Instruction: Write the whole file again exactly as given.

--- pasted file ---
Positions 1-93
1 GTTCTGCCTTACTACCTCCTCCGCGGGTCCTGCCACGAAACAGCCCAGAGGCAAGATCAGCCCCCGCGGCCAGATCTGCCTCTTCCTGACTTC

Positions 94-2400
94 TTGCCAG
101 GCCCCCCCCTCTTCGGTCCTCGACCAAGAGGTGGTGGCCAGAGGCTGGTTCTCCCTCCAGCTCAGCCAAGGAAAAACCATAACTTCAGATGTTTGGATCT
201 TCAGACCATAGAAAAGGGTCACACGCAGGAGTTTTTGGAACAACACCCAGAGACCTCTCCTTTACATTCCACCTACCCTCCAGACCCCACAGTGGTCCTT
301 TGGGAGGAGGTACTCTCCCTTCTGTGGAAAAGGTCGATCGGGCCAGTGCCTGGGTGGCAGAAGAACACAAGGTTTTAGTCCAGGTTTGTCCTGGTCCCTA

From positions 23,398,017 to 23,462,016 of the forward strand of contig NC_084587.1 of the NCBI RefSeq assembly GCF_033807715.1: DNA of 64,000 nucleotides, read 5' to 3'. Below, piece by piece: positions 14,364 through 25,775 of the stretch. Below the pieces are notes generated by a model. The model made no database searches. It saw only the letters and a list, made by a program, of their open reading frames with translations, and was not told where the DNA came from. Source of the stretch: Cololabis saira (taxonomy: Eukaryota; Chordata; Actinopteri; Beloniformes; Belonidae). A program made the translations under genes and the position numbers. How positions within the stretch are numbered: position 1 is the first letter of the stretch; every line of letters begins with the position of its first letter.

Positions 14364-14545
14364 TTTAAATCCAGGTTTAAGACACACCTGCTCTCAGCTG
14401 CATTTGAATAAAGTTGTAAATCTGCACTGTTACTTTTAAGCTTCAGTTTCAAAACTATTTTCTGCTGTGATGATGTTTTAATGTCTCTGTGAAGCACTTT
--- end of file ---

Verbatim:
Positions 1-93
1 GTTCTGCCTTACTACCTCCTCCGCGGGTCCTGCCACGAAACAGCCCAGAGGCAAGATCAGCCCCCGCGGCCAGATCTGCCTCTTCCTGACTTC

Positions 94-2400
94 TTGCCAG
101 GCCCCCCCCTCTTCGGTCCTCGACCAAGAGGTGGTGGCCAGAGGCTGGTTCTCCCTCCAGCTCAGCCAAGGAAAAACCATAACTTCAGATGTTTGGATCT
201 TCAGACCATAGAAAAGGGTCACACGCAGGAGTTTTTGGAACAACACCCAGAGACCTCTCCTTTACATTCCACCTACCCTCCAGACCCCACAGTGGTCCTT
301 TGGGAGGAGGTACTCTCCCTTCTGTGGAAAAGGTCGATCGGGCCAGTGCCTGGGTGGCAGAAGAACACAAGGTTTTAGTCCAGGTTTGTCCTGGTCCCTA

From positions 23,398,017 to 23,462,016 of the forward strand of contig NC_084587.1 of the NCBI RefSeq assembly GCF_033807715.1: DNA of 64,000 nucleotides, read 5' to 3'. Below, piece by piece: positions 14,364 through 25,775 of the stretch. Below the pieces are notes generated by a model. The model made no database searches. It saw only the letters and a list, made by a program, of their open reading frames with translations, and was not told where the DNA came from. Source of the stretch: Cololabis saira (taxonomy: Eukaryota; Chordata; Actinopteri; Beloniformes; Belonidae). A program made the translations under genes and the position numbers. How positions within the stretch are numbered: position 1 is the first letter of the stretch; every line of letters begins with the position of its first letter.

Positions 14364-14545
14364 TTTAAATCCAGGTTTAAGACACACCTGCTCTCAGCTG
14401 CATTTGAATAAAGTTGTAAATCTGCACTGTTACTTTTAAGCTTCAGTTTCAAAACTATTTTCTGCTGTGATGATGTTTTAATGTCTCTGTGAAGCACTTT